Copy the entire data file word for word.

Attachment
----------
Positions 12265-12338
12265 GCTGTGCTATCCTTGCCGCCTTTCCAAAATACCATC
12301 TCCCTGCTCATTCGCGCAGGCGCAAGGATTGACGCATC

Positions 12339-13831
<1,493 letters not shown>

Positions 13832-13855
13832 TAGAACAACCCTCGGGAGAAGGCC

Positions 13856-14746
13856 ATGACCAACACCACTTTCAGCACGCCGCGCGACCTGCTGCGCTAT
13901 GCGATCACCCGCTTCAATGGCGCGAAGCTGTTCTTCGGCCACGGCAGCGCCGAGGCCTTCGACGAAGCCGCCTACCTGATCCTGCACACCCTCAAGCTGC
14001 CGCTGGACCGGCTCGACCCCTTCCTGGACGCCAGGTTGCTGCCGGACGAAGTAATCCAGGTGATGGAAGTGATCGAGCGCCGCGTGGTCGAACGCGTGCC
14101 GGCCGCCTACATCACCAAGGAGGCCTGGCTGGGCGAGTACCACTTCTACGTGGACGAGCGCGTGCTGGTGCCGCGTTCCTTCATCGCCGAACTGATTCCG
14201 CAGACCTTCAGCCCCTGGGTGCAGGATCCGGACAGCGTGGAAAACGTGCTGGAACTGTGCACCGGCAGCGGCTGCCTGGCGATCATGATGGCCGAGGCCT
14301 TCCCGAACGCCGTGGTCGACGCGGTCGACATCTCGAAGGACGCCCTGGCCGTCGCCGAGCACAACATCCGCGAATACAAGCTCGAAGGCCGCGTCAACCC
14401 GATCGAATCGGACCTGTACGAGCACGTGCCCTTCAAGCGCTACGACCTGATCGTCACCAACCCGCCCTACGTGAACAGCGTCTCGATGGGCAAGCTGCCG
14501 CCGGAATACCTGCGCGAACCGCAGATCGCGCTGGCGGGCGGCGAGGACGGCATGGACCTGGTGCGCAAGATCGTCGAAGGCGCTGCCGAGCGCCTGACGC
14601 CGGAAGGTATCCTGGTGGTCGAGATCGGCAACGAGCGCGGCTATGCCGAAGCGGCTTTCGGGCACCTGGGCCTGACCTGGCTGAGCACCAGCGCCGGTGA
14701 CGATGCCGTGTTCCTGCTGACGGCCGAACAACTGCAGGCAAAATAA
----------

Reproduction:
Positions 12265-12338
12265 GCTGTGCTATCCTTGCCGCCTTTCCAAAATACCATC
12301 TCCCTGCTCATTCGCGCAGGCGCAAGGATTGACGCATC

Positions 12339-13831
<1,493 letters not shown>

Positions 13832-13855
13832 TAGAACAACCCTCGGGAGAAGGCC

Positions 13856-14746
13856 ATGACCAACACCACTTTCAGCACGCCGCGCGACCTGCTGCGCTAT
13901 GCGATCACCCGCTTCAATGGCGCGAAGCTGTTCTTCGGCCACGGCAGCGCCGAGGCCTTCGACGAAGCCGCCTACCTGATCCTGCACACCCTCAAGCTGC
14001 CGCTGGACCGGCTCGACCCCTTCCTGGACGCCAGGTTGCTGCCGGACGAAGTAATCCAGGTGATGGAAGTGATCGAGCGCCGCGTGGTCGAACGCGTGCC
14101 GGCCGCCTACATCACCAAGGAGGCCTGGCTGGGCGAGTACCACTTCTACGTGGACGAGCGCGTGCTGGTGCCGCGTTCCTTCATCGCCGAACTGATTCCG
14201 CAGACCTTCAGCCCCTGGGTGCAGGATCCGGACAGCGTGGAAAACGTGCTGGAACTGTGCACCGGCAGCGGCTGCCTGGCGATCATGATGGCCGAGGCCT
14301 TCCCGAACGCCGTGGTCGACGCGGTCGACATCTCGAAGGACGCCCTGGCCGTCGCCGAGCACAACATCCGCGAATACAAGCTCGAAGGCCGCGTCAACCC
14401 GATCGAATCGGACCTGTACGAGCACGTGCCCTTCAAGCGCTACGACCTGATCGTCACCAACCCGCCCTACGTGAACAGCGTCTCGATGGGCAAGCTGCCG
14501 CCGGAATACCTGCGCGAACCGCAGATCGCGCTGGCGGGCGGCGAGGACGGCATGGACCTGGTGCGCAAGATCGTCGAAGGCGCTGCCGAGCGCCTGACGC
14601 CGGAAGGTATCCTGGTGGTCGAGATCGGCAACGAGCGCGGCTATGCCGAAGCGGCTTTCGGGCACCTGGGCCTGACCTGGCTGAGCACCAGCGCCGGTGA
14701 CGATGCCGTGTTCCTGCTGACGGCCGAACAACTGCAGGCAAAATAA